Sunday, 4 August 2013

Lest We Forget

Canadian born writer and theologian William Paul Young once said, “Forgiving is not about forgetting but it is about letting go of another persons’ throat” and having spent the past five years within the strangle hold of our creditors, I am thankful the vast majority of them have chosen to forgive.  However, I have returned home from a very welcome break with my family to be greeted by some correspondence which clearly  illustrates letting go of our throats is the last thing the Halifax Bank of Scotland and Lloyds Banking Group have in mind.

It has been six months since the Financial Ombudsman Service both ruled in my favour and awarded compensation for the distress and inconvenience that Lloyds Banking Group’s miss-handling of my husband’s credit card debt caused. Since then Lloyds have not only sold the debt twice but ignored both the income and expenditure form I completed as well the offer of settlement I made.  I am now faced with compiling yet another Financial Ombudsman Service Complaint at further cost to both myself and the tax payer.

I had hoped, as a result of my four letters to the HBOS Data Subject Access team, I would be returning to the missing documents pertaining to my miss sold mortgage.  Instead, I have received a letter which the reveals  the following:

       HBOS’s internal credit check document does not list the extent of the borrowing which was outstanding at the time of my mortgage application
       HBOS do not hold any accountants evidence to support my mortgage application
       HBOS do not hold a financial fact find of our circumstances in support our mortgage application
       HBOS continue to be unsuccessful in their endeavours to obtain information from their in house solicitor or surveyor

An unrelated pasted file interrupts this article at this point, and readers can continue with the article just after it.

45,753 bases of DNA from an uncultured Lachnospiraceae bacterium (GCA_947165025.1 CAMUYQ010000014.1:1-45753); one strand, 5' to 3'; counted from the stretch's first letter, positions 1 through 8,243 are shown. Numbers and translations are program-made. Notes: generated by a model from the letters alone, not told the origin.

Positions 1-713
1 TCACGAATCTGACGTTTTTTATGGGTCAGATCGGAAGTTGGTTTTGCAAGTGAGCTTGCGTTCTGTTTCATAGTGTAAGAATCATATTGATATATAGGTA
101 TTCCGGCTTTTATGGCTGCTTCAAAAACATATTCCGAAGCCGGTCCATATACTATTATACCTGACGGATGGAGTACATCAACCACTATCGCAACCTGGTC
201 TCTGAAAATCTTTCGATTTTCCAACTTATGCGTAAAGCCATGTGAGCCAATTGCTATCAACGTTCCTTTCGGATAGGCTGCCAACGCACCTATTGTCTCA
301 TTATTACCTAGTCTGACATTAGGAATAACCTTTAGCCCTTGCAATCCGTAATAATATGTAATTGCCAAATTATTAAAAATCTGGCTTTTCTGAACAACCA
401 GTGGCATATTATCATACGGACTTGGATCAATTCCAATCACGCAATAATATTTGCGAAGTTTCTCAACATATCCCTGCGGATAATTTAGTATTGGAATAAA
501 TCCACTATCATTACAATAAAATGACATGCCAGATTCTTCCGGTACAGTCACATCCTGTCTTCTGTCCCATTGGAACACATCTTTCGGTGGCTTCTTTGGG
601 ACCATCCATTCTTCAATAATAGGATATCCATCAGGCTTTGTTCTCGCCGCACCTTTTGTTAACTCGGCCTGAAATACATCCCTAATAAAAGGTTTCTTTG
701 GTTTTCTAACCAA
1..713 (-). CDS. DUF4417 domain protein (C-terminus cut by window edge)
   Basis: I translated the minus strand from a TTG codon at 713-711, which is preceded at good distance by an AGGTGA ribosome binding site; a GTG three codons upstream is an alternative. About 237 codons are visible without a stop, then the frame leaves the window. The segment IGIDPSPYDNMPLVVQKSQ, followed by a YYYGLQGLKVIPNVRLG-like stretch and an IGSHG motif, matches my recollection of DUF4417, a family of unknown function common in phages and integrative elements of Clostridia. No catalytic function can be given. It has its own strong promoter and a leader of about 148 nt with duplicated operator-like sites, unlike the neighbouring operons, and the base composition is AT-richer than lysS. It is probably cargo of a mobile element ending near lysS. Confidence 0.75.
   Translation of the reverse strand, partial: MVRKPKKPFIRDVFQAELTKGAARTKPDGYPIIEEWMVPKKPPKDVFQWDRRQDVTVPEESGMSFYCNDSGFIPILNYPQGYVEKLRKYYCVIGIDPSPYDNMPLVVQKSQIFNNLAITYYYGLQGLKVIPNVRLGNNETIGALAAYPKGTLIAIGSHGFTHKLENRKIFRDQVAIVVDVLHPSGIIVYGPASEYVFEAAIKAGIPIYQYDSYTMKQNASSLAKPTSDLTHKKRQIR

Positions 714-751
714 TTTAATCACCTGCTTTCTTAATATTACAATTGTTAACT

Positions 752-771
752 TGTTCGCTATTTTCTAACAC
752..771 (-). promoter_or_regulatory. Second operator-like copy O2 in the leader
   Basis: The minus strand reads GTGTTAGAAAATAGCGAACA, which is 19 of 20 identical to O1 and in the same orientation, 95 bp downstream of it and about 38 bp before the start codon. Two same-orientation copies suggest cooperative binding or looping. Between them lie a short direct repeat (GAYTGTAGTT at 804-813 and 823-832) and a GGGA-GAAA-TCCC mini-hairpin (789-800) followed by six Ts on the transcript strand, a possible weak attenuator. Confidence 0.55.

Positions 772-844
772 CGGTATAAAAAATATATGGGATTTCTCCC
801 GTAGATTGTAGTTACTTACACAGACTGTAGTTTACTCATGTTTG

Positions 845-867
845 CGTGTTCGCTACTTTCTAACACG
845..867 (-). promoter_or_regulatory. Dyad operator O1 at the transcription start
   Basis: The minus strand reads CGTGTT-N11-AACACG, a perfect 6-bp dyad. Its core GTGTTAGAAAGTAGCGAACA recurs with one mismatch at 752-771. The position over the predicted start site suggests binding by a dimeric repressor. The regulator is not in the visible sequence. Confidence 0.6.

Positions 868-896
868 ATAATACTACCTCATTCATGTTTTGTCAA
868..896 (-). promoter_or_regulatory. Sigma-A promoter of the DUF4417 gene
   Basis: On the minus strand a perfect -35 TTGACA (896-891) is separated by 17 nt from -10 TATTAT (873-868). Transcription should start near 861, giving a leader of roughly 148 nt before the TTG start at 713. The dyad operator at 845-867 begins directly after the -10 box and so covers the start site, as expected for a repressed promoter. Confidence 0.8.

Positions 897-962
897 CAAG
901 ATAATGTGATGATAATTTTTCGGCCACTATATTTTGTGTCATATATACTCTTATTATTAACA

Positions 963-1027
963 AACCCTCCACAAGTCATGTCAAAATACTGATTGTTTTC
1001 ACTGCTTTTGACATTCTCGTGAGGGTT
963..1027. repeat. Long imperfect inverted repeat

HBOS are unprepared to disclose the reasons why my broker was removed from their panel during the underwriting of my mortgage
       HBOS are unprepared to send me their compliance check list on grounds it is not my personal information

This was my response;

Dear HBOS Data Subject Access Team,
Ref: *******
Thank for your letter dated 23 July 2013 and the further copies of information I requested along with your comments.

However, I have some further requests.

1.     Please may I ask you to confirm the credit reference summary is an external credit check document carried out to establish the level of financial commitment a customer already has at the time of application and not just an in house list of HBOS borrowings based on internal information and details supplied by the broker. If it is not, please supply me with copies of the external credit check carried out at the time of underwriting my mortgage.

2.     Please may I ask you to supply me with copies of the letters the DSAR team have sent to both Colleys Surveyors and Pathway Residential Lawyers requesting complete copies of my files.

3.     I would like to draw your attention to the Liberty Guide to the Human Rights Act 1998 in which it states, ““if information about you is held by your doctor, by your bank, by a credit reference agency, by your employer or by the tax-man, the likelihood is that it will be [available to you under the rules of a Data Subject Access Request because it is deemed to be] your personal data”. [This extends to] “personal data where it is processed to learn or record something about that individual or where the processing of that information has impact on that individual”. In the light that removing my broker from your panel may have had an adverse effect on the underwriting of my mortgage and your internal compliance checklist may well prove inadequate checks at the underwriting stage of my mortgage application have impacted on me personally, I would like to, once again, request that you supply me with the following;